2.    Most are very conservative. My own diocese is one of the most progressive (read: liberal) in the Episcopal Church, with my parish on the left flank of the diocese.  

3.    Most adhere to the BCP in their main worship services.

Three of the largest parishes which are not in the South, and which are decidedly not ultra-conservative, are: Grace Cathedral, San Francisco; All Saints’ Church, Pasadena; and St. Thomas’ Church, New York. But, when you attend a service at any of those three, you know immediately that you’re in an Episcopal church.

We can’t be all things to all people, and we shouldn’t literally kill ourselves trying to be. At St. John’s, not only do we have a free-standing altar; it’s also on a big, wide platform. You almost expect to see Fred Price or Joel Osteen, or maybe even Tony Robbins bounding up to the platform and putting on a performance. We’re not going to attract the people that the Agape Center is there for. Or TD Jakes’ folks. Or the people who are comfortable in Rick Warren’s huge church. Those people have found the spiritual home they need.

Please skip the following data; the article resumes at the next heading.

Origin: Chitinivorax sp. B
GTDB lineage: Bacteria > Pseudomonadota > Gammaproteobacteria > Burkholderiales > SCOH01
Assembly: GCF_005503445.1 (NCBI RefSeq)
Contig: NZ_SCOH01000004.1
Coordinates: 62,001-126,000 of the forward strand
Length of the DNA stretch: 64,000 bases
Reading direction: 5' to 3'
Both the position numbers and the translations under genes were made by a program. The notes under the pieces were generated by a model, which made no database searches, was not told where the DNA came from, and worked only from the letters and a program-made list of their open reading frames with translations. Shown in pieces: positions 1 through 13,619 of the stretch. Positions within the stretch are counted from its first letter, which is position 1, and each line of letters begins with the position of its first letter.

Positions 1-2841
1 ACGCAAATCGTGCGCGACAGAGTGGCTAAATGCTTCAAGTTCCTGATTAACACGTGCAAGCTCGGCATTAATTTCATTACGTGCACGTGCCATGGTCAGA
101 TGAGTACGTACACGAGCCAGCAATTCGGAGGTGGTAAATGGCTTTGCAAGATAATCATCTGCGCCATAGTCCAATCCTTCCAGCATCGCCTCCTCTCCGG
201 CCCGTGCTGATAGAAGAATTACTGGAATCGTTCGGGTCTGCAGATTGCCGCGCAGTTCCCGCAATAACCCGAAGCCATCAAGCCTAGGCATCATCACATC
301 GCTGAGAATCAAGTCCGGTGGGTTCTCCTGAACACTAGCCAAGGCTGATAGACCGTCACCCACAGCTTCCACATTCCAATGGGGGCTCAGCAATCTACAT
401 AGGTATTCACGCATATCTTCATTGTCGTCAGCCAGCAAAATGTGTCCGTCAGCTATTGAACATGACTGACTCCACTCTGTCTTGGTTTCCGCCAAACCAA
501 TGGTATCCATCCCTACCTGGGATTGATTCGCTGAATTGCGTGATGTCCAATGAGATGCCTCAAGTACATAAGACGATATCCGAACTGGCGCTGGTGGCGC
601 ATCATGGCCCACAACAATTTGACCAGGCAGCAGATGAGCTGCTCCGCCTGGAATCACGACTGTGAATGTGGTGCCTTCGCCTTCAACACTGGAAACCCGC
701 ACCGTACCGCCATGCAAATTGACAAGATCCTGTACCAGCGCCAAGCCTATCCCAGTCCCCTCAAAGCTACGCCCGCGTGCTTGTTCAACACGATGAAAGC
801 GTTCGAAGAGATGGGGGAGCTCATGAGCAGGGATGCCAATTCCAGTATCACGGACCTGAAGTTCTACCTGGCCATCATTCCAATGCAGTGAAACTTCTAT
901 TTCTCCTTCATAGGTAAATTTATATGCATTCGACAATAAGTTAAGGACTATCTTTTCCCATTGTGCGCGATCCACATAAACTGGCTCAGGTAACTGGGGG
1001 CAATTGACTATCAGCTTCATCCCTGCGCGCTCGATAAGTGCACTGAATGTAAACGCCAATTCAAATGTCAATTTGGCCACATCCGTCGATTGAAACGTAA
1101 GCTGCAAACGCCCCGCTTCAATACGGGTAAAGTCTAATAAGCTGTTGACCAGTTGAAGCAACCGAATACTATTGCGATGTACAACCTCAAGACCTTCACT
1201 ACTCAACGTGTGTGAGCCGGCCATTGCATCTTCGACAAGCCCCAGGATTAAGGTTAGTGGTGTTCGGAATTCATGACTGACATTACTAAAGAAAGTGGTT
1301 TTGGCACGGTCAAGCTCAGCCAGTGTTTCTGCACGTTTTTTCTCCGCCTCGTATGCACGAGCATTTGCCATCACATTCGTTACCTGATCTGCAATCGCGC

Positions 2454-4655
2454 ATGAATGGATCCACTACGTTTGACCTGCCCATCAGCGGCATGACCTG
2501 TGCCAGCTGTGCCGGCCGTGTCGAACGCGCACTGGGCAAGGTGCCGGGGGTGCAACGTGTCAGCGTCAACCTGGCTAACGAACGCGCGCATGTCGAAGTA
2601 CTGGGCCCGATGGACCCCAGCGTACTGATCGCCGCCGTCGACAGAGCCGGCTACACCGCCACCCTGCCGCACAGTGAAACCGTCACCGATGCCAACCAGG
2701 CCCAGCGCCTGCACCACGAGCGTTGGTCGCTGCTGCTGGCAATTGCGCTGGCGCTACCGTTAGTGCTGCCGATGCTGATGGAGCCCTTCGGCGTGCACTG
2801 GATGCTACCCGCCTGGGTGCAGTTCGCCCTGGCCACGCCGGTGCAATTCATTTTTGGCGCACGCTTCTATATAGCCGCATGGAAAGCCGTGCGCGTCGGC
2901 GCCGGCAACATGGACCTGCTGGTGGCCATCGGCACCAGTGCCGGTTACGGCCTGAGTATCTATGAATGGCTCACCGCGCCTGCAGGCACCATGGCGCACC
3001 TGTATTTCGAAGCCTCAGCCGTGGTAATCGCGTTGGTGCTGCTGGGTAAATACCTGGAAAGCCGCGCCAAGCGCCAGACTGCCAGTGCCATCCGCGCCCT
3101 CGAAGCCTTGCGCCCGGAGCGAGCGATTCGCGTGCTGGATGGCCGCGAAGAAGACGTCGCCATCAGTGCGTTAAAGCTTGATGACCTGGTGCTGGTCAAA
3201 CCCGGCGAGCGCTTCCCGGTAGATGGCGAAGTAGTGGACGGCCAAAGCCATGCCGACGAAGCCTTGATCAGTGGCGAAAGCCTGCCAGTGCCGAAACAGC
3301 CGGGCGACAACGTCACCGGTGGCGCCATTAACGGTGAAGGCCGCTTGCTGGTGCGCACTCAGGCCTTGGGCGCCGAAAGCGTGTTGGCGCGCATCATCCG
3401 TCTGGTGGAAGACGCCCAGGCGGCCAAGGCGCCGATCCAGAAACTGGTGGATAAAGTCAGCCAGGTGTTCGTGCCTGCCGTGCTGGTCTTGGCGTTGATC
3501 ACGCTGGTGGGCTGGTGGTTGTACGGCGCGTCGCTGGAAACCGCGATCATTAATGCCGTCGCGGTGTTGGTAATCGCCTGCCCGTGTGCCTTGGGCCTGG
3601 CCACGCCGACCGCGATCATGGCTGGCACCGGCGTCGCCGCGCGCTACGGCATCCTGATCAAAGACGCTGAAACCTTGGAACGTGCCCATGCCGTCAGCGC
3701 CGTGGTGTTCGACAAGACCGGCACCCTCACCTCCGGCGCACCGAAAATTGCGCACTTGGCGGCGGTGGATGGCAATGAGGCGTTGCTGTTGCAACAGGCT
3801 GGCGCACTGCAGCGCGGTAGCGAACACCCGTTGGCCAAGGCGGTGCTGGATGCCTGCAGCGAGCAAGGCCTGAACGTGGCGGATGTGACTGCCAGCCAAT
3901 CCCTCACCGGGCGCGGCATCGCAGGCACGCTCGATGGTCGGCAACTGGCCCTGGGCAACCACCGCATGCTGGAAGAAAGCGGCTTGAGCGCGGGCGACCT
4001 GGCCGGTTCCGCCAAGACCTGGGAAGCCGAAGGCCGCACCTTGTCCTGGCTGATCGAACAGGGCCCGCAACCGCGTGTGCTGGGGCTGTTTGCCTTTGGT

No, I have to agree with the apocryphal Boston matron --- up to a point. She couldn’t understand why her church’s new, young rector was always speaking about Evangelism. “Everyone who should be an Episcopalian,” she sniffed, “already is one.” Let’s once again become the Episcopal Church, so that “everyone who should be an Episcopalian, and wants to be an Episcopalian” will know where to find us.